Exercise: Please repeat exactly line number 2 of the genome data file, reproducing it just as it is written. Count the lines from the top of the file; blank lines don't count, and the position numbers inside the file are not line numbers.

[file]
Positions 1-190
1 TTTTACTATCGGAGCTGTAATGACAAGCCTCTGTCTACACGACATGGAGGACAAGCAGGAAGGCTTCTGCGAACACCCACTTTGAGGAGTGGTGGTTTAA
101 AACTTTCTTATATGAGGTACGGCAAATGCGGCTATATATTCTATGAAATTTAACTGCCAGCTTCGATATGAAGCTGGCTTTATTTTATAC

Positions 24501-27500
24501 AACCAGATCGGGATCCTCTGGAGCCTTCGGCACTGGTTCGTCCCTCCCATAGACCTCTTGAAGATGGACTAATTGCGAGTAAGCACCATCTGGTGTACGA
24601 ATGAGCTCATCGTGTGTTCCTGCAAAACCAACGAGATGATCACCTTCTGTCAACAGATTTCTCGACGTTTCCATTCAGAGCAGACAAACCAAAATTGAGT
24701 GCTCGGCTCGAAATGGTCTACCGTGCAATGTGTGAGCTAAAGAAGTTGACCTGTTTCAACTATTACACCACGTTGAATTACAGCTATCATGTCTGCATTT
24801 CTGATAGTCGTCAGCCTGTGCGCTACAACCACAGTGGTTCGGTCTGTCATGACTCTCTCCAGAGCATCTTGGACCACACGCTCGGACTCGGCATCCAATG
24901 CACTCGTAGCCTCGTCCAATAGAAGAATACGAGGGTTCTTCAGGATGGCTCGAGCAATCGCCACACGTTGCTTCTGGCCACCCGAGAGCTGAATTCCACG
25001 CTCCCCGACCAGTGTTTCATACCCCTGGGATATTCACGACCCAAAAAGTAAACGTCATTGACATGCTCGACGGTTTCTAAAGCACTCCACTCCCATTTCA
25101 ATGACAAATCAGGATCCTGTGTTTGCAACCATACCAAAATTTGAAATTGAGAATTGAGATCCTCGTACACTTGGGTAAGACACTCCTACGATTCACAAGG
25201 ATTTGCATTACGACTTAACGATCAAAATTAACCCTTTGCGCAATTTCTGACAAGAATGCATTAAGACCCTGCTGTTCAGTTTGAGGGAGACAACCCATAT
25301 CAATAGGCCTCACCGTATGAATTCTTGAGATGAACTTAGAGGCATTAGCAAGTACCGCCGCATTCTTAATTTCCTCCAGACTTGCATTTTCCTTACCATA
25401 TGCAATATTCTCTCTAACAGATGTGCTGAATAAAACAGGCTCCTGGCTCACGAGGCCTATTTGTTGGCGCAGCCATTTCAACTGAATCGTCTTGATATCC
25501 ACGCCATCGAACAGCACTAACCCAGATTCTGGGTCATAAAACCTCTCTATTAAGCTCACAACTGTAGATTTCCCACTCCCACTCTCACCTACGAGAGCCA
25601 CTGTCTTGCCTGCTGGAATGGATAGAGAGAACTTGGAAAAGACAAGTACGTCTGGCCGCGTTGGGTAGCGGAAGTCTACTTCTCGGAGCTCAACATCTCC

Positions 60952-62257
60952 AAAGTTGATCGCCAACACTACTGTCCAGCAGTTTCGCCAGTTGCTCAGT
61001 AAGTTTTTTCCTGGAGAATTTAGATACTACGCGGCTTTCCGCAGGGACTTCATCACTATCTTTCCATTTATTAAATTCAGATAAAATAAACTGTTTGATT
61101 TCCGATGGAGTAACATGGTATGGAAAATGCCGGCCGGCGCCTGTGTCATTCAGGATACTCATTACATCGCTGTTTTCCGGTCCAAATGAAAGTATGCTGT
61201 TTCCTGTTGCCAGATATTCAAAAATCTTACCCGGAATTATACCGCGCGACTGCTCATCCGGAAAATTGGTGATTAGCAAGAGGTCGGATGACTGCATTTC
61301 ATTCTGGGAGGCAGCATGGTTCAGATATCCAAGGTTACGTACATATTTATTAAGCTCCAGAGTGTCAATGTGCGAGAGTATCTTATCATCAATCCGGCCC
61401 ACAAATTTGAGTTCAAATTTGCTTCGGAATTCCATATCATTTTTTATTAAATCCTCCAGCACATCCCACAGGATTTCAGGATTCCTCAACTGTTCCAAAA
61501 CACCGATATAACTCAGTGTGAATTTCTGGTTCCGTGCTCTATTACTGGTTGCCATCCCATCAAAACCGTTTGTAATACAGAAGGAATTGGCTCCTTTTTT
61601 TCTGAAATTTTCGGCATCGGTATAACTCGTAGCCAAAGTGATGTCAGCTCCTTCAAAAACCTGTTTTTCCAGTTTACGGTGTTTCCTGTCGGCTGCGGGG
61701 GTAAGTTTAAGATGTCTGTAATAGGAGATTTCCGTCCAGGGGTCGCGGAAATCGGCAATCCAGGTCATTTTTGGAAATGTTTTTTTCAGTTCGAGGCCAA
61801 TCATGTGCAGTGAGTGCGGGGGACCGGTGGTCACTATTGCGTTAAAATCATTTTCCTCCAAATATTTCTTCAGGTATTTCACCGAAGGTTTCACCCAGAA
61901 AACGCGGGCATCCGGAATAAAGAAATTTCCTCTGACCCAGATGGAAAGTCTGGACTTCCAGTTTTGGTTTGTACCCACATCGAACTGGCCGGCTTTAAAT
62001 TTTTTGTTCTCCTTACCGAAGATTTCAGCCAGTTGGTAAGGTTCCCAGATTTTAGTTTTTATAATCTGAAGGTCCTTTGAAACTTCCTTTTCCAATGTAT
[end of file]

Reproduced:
1 TTTTACTATCGGAGCTGTAATGACAAGCCTCTGTCTACACGACATGGAGGACAAGCAGGAAGGCTTCTGCGAACACCCACTTTGAGGAGTGGTGGTTTAA